Construction minister stresses need for more public information, but says that industry must pick format.Raynsford climbs down on housebuilder league table Construction minister stresses need for more public information, but says that industry must pick format.

The government has backtracked on its insistence that housebuilders form performance league tables.

Speaking at the launch of the Housing Forum’s government-sponsored survey to assess the efficiency and reliability of housebuilders, construction minister Nick Raynsford said the format for grading housebuilders was a matter for the firms themselves.

Last year, Raynsford told the industry he wanted to see housebuilder league tables similar to those the government produces for hospitals and schools.

However, at the launch, Raynsford said: “I do want to see information that will tell housebuilders and the public the performance of the type of housing and housebuilders. But how it is done is a matter for the professionals.”

The Housing Forum committee looking at the issue is composed of housebuilders and consumer group representatives. It is chaired by Westbury chief executive Martin Donohue.

A number of housebuilders had expressed unease at the prospect of being ranked in league tables, preferring some sort of rating system along the lines of the Michelin stars for restaurants.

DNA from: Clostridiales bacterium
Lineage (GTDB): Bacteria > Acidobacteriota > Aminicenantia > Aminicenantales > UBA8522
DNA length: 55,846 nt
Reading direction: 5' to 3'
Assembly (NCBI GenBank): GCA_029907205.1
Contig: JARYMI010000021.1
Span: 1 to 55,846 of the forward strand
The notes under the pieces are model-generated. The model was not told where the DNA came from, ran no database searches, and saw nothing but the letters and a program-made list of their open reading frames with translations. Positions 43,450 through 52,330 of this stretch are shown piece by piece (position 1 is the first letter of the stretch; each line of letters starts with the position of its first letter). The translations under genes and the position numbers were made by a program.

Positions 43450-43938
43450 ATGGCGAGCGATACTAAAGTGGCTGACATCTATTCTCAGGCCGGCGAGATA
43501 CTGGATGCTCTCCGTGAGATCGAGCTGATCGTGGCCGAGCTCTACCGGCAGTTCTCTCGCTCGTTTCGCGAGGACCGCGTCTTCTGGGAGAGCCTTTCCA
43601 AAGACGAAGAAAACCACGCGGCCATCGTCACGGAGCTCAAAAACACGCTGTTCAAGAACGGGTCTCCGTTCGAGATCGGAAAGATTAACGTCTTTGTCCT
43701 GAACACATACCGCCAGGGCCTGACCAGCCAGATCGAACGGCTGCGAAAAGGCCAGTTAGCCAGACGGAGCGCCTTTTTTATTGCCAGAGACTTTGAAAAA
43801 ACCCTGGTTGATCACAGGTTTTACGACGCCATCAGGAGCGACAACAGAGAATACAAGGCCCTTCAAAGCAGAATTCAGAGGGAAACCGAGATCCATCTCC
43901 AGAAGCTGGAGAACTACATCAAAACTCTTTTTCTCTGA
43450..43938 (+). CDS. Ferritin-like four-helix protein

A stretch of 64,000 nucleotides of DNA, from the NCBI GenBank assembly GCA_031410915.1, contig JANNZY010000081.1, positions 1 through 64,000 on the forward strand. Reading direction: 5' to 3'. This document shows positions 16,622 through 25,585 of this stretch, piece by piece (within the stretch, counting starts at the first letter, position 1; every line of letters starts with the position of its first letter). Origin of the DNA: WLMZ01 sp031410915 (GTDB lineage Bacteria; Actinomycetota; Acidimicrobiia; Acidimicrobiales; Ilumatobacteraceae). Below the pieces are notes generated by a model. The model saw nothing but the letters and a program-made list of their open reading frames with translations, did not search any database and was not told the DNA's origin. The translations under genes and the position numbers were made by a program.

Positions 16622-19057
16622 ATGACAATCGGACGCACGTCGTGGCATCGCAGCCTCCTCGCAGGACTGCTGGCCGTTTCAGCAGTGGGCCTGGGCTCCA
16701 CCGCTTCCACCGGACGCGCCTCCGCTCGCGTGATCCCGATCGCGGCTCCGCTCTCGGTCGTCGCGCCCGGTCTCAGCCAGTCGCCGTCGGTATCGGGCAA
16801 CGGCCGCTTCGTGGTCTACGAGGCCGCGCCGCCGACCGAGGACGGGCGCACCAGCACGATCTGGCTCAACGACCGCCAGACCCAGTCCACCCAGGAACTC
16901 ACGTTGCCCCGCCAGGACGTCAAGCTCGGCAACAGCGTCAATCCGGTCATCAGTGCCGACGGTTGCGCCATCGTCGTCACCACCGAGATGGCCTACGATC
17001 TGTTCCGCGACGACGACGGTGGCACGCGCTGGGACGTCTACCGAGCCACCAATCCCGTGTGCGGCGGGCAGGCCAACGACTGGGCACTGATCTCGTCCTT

Whichever system is chosen, Raynsford said the industry needed to do more to improve the efficiency and quality of its product.

“I do get a certain number of letters complaining about housebuilders. Not as many as I used to get in opposition, but there are still too many people who express dissatisfaction and we must get to a ‘zero defects’ culture,” he said.

Christopher Lorentzen, head of the National Association of New Home Owners, a consumer group that assists purchasers of new homes, said the idea of rating housebuilders was flawed.

He said: “Whichever system they use, league tables or Michelin stars, the whole thing will simply mislead the public. Housebuilders do not build homes. They are built by an ever-changing workforce of subcontractors and site managers. Better regulation is what is needed.”

Over the summer, the survey will start polling more than 11 000 homeowners who have purchased new-build homes since March 1999.

The results of the survey will be published in October.